When the people (Jewish tribes) said to Moses, “Moses, we will not believe you until we see God face-to-face,” this unreasonable stance brought distress (in the form of natural disasters, such as an earthquake, storm, etc., [see Exod. 19:16–17]) to overtake them while they looked on. Then God raised you from your unconsciousness so that you might be thankful. And God made the clouds to give you shade and sent manna (divinely provided food) and quail. Eat of the good things God has given you. (But those who continued to disobey), they did not harm God, but they did harm themselves.
And when God said, “Enter the city, then eat its abundant (food) as you wish, and enter the gate submissively (to God, without causing atrocities) and ask for forgiveness (for prior sins). God will forgive your wrongful acts and increase your rewards for doing good,” those who were unjust changed the word (of God), which was spoken to them and turned into another word (with a different and opposite meaning); so, God sent a plague (punishment) from Heaven because they caused mischief.
The followers of Moses taunted him in many ways, and one way in particular was when they demanded of God that He come in front of them in a visible manner before they would believe in Him and Moses. In spite of such an unacceptable demand, arrogance, and defiance, God was full of mercy again and again. Today’s Muslims need to take lessons from these stories, as they have lost focus, downplayed their commitment to God and their communities, and suffered from the disgrace of poverty, ignorance, and a lack of proper governance, with the consequence of lacking respect from the global community. The arrogance of Muslims and the mismanagement of various social, business, and political activities in Muslim countries have reached epidemic proportions.
There are Muslim countries where public wealth (for example, oil revenue) is considered personal property by their kings and leaders. The wealth is misused for personal gain rather than for building infrastructure, educating the masses, securing public health, and building economic and productive capacities. In addition, the rule of law is nonexistent or constantly interfered with. What is referred to here are two potential scenarios. In the first, two words sound the same in a language but have very different (sometimes opposing) meanings, and people with bad intentions take advantage of such a situation by adopting the word that suits them better. In the second, one says one thing but does the opposite. Reflect, for example, on what has happened in Syria or Libya, where leadership said they wanted peace but simultaneously perpetrated the killing of their own people in public squares. Peace and atrocities can never be the same, but that is what was being propagated.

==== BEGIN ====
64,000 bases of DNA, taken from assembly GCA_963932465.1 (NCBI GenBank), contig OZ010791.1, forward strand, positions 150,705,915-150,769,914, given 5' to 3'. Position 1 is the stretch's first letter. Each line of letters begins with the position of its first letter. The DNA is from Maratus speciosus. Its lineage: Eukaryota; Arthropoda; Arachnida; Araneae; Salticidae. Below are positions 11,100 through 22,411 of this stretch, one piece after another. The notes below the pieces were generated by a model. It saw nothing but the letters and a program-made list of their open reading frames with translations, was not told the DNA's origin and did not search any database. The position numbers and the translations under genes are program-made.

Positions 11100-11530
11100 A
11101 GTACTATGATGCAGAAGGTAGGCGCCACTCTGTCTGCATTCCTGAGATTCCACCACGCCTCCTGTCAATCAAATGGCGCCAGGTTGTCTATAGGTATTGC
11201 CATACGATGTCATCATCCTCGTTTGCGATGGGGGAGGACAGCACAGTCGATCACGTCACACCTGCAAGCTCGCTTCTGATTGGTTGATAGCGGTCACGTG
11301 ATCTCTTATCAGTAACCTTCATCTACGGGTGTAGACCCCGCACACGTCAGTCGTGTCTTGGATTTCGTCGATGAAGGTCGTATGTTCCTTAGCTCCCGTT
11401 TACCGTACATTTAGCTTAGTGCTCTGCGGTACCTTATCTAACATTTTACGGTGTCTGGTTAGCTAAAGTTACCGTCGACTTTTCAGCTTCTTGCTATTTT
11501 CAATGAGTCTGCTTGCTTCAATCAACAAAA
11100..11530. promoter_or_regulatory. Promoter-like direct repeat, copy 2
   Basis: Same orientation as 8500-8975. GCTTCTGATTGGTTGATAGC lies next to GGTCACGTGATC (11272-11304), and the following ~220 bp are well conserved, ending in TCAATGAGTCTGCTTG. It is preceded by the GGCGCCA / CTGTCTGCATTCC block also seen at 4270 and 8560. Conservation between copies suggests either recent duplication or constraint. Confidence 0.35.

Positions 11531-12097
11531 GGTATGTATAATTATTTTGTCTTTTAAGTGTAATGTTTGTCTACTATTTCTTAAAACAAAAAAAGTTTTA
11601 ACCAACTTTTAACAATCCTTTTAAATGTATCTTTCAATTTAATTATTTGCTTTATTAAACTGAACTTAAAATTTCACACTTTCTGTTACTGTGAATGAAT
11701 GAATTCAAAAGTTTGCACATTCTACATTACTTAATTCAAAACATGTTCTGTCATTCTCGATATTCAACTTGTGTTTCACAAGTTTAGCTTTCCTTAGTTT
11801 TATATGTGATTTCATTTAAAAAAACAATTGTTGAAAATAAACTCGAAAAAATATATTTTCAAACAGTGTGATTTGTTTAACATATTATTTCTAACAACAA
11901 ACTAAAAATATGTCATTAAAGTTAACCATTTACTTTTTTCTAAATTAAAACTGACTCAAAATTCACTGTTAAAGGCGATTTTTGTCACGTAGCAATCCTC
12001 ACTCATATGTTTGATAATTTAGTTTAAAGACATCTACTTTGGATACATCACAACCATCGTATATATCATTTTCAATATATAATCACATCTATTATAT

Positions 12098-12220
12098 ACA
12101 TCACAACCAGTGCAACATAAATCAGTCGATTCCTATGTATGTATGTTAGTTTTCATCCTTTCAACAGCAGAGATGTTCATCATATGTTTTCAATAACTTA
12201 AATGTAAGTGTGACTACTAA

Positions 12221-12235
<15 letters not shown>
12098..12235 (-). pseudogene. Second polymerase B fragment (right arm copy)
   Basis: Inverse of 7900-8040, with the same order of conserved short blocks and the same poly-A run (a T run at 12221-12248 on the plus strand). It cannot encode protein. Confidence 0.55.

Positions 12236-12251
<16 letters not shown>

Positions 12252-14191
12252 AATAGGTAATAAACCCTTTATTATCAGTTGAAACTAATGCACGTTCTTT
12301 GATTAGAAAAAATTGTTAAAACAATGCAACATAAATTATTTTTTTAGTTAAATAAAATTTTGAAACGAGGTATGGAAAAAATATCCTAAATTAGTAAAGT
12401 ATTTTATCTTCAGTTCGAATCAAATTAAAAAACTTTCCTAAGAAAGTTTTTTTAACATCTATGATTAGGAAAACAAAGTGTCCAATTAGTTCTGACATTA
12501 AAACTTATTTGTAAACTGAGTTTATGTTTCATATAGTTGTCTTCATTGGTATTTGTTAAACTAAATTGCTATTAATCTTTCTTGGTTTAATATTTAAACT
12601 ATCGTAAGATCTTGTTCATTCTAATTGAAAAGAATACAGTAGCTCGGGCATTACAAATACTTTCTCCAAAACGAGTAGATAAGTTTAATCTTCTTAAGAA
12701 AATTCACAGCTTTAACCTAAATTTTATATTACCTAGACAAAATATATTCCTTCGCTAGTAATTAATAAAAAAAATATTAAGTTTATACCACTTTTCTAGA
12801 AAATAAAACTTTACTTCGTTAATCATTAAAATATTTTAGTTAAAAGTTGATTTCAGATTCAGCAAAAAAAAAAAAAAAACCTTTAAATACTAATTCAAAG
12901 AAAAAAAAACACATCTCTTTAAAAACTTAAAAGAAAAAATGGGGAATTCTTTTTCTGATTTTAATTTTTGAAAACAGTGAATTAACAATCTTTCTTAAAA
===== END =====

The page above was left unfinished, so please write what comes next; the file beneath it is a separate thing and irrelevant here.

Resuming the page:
Again, as we reflect on our past we can easily see that Muslims acquired an abundance of knowledge and wealth throughout the land and managed to create and sustain a wonderful civilization based on faith in God, social and scientific knowledge, and equality of man. But as success and affluence diminished moral values and the notion of entitlement led to corruption, intellectual shallowness, and a desire to maintain affluence without working for it, later generations of Muslims abandoned the true nature of their responsibilities while Europeans opened up to the ideas of education, freedom, and open access to knowledge for the people.
These verses make an appeal to our sense of understanding and fairness that we acknowledge God’s blessings and mercy and serve him. This section also contrasts the rewards for belief and good deeds against the punishments for disbelief and ungratefulness.
God is forever closer to those who have faith and endeavor to do good deeds than to those who might only profess to believe in God and belong to a particular religion, even if they are Muslims. God’s dealings with mankind have always been consistent, as He said repeatedly in the Qur’an that none can change the nature of God’s creation, meaning that no one can change His ways of dealing with us—giving rewards for good deeds and punishments for bad deeds both at the individual level and at the collective level (30:30). Claims by followers of a particular religion that they are a chosen people are categorically refuted in the Qur’an, and Muslims should pay particular attention to this.